We’ve pointed out before that a minimum paid sick days standard is good for businesses. It helps keep employees productive, workplaces healthy and businesses profitable – not to mention preserve public health by ensuring sick workers don’t infect others. Well guess what? More than a few business owners agree.
In a recent article published in thehill.com, two small business owners in Texas write about why their employees don’t just need workplace flexibility – they also need a minimum standard of paid sick time:
It’s essential that flexibility also includes paid time off. We want workers to stay home when they’re sick and not infect others – and they can’t if the time isn’t paid, or if taking off routinely results in discipline.
It is reasonable to assume people (and their children) will get sick. If employees are unable to earn paid sick days, they are far more likely to go to work sick, infecting others employees, customers, and lowering workplace productivity. These business owners understand that providing paid sick days doesn’t just help keep their employees productive at work. It keeps them out of the workplace when they are ill, giving them time to recover without losing a paycheck.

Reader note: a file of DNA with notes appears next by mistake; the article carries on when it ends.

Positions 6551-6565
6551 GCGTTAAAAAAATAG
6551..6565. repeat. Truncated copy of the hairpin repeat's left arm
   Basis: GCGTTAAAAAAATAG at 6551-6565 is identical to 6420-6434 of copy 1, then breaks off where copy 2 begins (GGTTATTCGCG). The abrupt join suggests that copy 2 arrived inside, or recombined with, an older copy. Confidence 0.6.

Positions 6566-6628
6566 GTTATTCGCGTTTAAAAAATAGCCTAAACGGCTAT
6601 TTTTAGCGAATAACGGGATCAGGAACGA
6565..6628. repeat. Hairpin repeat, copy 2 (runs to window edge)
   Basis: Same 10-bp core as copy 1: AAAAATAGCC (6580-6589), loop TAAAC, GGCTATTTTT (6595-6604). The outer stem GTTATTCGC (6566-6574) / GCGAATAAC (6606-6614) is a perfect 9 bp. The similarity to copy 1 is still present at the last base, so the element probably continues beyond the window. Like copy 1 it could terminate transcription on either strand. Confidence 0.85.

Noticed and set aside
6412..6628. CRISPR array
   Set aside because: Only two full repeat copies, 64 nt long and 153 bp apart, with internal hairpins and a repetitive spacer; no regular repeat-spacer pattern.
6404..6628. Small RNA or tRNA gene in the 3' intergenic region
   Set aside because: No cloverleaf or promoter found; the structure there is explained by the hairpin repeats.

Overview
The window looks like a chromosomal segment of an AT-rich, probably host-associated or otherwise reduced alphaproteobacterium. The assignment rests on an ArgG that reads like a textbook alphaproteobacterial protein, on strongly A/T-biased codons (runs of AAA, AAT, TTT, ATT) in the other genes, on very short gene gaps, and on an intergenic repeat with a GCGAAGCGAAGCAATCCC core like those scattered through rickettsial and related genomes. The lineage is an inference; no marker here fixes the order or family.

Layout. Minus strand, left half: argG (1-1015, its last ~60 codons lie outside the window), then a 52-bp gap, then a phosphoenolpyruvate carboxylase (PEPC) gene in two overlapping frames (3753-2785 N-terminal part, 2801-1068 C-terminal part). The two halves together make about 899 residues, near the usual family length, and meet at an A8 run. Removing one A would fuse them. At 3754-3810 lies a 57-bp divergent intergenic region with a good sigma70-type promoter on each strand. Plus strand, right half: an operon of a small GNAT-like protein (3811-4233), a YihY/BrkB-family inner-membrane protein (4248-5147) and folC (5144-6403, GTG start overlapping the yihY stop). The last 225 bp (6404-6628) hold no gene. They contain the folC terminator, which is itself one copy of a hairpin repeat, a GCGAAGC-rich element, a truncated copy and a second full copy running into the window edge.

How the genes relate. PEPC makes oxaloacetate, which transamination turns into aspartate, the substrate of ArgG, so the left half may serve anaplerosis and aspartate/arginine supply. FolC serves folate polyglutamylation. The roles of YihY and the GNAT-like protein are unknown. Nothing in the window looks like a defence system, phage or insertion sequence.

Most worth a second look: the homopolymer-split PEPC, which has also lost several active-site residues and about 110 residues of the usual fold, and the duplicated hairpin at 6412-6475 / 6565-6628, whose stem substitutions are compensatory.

These two in Texas aren’t alone. At KPMG, flexible work hours allow workers to be productive employees, without sacrificing their duties as parents or caregivers. And in San Francisco, which adopted a paid sick days requirement in 2007, both the San Francisco Chamber of Commerce and the Golden Gate Restaurant Association have noted that earned sick time had not caused undue hardships for members. The Executive Director of the Restaurant Association has even gone as far as to say, “paid sick days ‘is the best public policy for the least cost.'”
It’s not enough for these to be voluntary standards, as those small business owners in Texas tell us:
We appreciate the government’s role educating employers and encouraging best practices. But it also must set reasonable labor standards, such as paid sick days and family leave insurance plans. That gives employers like us a level playing field. And it guarantees a minimum of protection to ALL workers.
Allowing all workers to take a day off without penalty when they or they children get sick can save the business thousands of dollars in lost productivity, wages, and health care costs. Paid sick days help workers and businesses alike maintain economic stability, especially during times of economic uncertainty.